Maybe it was being trapped inside during a rainstorm, or maybe it was the rarity of this scene, but I was so happy to have found the cave and known the password. I’m only aware of two other Ali Baba attractions, and both are now long gone. One was at Fairyland Forest in Conneaut Lake, PA, and the other stood at the Enchanted Forest in Ellicott City Maryland. It does not appear to be among the surviving rescued statues at Elioak Farm.

Here’s another version of the now defunct Fairyland Forest version.

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Do you know of any other Ali Baba dioramas out there? Let us know in the comments!

 

Snow White’s Scary Adventures

Although I’m a huge fan of Disney Parks, I haven’t touched too much on them here. I think there’s plenty of coverage of Disney on countless other blogs so we usually prefer to focus on smaller lesser known parks. However, last week I got to visit the Magic Kingdom in Walt Disney World on opening day of the brand new Seven Dwarfs Mine Train. I was so thrilled to be among the first riders that we booked our trip just 3 weeks in advance upon the announcement so that we could be there on this ride’s opening date! As much as I love the new coaster, I want to take a moment to honor Snow White’s history in the park and  pay tribute to the little ride that was removed to make way; a creepy dark ride I’d grown to love called Snow White’s Scary Adventures.

I was present at the 2011 D23 Expo in 2011 at the Parks and Resorts presentation where New Fantasyland was announced and was able to see concept art  and ride vehicles for the new Seven Dwarfs Mine Train. I was also fortunate enough to visit the park 6 times during construction of New Fantasyland and see the various phases of construction culminating with the May 28th opening of the coaster.

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Here is some mine train concept art and a vehicle prototype from the 2011 D23 Expo in Anaheim.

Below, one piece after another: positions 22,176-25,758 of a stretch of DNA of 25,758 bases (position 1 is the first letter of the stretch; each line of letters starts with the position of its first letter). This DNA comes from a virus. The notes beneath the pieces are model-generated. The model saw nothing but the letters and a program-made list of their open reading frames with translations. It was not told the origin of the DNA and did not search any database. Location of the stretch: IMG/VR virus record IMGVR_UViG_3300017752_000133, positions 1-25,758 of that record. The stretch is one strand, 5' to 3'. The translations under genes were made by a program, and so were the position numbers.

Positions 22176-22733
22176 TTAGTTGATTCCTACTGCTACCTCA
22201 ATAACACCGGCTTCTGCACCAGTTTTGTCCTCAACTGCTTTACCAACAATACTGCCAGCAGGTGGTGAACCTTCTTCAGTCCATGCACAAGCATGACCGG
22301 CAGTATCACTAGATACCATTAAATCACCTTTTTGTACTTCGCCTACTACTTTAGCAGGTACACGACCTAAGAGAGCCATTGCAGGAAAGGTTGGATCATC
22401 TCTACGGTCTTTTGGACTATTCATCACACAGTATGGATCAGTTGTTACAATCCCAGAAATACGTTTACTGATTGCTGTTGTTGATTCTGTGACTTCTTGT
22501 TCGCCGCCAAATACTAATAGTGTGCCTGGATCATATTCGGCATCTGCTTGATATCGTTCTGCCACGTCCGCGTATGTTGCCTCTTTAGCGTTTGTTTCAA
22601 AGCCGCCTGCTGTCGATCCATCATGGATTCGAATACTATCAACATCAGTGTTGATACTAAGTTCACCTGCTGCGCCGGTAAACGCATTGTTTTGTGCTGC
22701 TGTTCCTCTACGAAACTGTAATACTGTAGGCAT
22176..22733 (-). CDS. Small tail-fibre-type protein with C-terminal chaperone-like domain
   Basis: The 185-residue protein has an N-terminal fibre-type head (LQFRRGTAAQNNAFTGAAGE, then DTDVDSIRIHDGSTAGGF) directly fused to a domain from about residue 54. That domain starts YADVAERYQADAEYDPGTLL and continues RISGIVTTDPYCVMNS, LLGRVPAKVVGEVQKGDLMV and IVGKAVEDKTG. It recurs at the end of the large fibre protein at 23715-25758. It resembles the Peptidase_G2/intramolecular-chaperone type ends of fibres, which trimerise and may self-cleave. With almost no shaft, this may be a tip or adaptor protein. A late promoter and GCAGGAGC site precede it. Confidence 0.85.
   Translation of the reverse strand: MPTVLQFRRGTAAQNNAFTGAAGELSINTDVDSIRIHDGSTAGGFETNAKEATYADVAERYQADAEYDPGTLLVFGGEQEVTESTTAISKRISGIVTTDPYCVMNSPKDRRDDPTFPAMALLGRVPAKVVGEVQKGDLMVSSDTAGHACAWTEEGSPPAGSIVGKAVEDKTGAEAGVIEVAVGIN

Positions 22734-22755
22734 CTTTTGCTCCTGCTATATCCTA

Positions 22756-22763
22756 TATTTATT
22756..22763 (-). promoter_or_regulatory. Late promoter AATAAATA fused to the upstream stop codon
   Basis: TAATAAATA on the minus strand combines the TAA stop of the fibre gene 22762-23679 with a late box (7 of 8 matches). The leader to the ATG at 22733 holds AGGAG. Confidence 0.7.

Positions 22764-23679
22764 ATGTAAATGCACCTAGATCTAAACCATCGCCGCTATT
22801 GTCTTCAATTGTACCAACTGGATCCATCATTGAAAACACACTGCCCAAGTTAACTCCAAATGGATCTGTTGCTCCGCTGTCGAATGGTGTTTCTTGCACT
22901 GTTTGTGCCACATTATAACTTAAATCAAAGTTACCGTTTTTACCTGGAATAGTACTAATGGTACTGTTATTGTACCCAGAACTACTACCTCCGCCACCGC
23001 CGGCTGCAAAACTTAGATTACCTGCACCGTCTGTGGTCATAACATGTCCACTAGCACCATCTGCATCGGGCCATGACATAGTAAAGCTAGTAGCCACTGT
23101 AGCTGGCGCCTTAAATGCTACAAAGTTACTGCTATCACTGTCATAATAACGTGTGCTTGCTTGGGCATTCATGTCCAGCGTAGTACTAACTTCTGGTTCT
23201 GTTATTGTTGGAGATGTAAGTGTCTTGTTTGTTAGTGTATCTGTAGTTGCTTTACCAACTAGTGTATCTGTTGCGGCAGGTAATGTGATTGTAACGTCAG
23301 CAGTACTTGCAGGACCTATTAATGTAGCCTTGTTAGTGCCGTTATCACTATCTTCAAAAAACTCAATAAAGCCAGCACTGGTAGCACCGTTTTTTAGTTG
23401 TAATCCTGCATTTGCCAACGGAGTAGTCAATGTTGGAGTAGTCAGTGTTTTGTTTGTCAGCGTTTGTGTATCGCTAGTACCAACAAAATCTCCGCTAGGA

In Disney World, Snow White’s Scary Adventures was an original Magic Kingdom attraction that opened along with the park on Oct 1, 1971 and it took riders through the dark for the  next 41 years. The ride went through a few revisions, most notably in 1994, where it became “less scary” and  finally closed  for good on May 31, 2012. There are still three operating versions of the ride at Tokyo Disneyland, Disneyland Paris, and Disneyland in California, but each slightly differs from the now defunct ride in Orlando.

As Disney dark rides go, it was scarier than most, though I was never able to ride the pre 94 “scarier” version.  Still, even post revision, the ride included dark forests with terrifying enchanted trees, spooky skeletons, strobe lights, menacing vultures, and riders had at least 7 terrifying encounters with the witch!

If you never got to ride, you can see a ridethrough tribute below.

I wish I’d taken more photos, since I found many of mine to be on the blurry side, but I’m going to share them anyway as this ride took you through strobe lights, and quick turns so at times, what you saw actually was disorienting and blurry!

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The ride stood in Fantasyland, on the left side of the rear entrance of Cinderella Castle (next to Sir Mickey’s).  Above, you can see some of the ride Signage in May 2012 before construction began. The image of the witch handing snow white an apple was painted on a mirror, so you saw the reflection of Fantasyland all around them.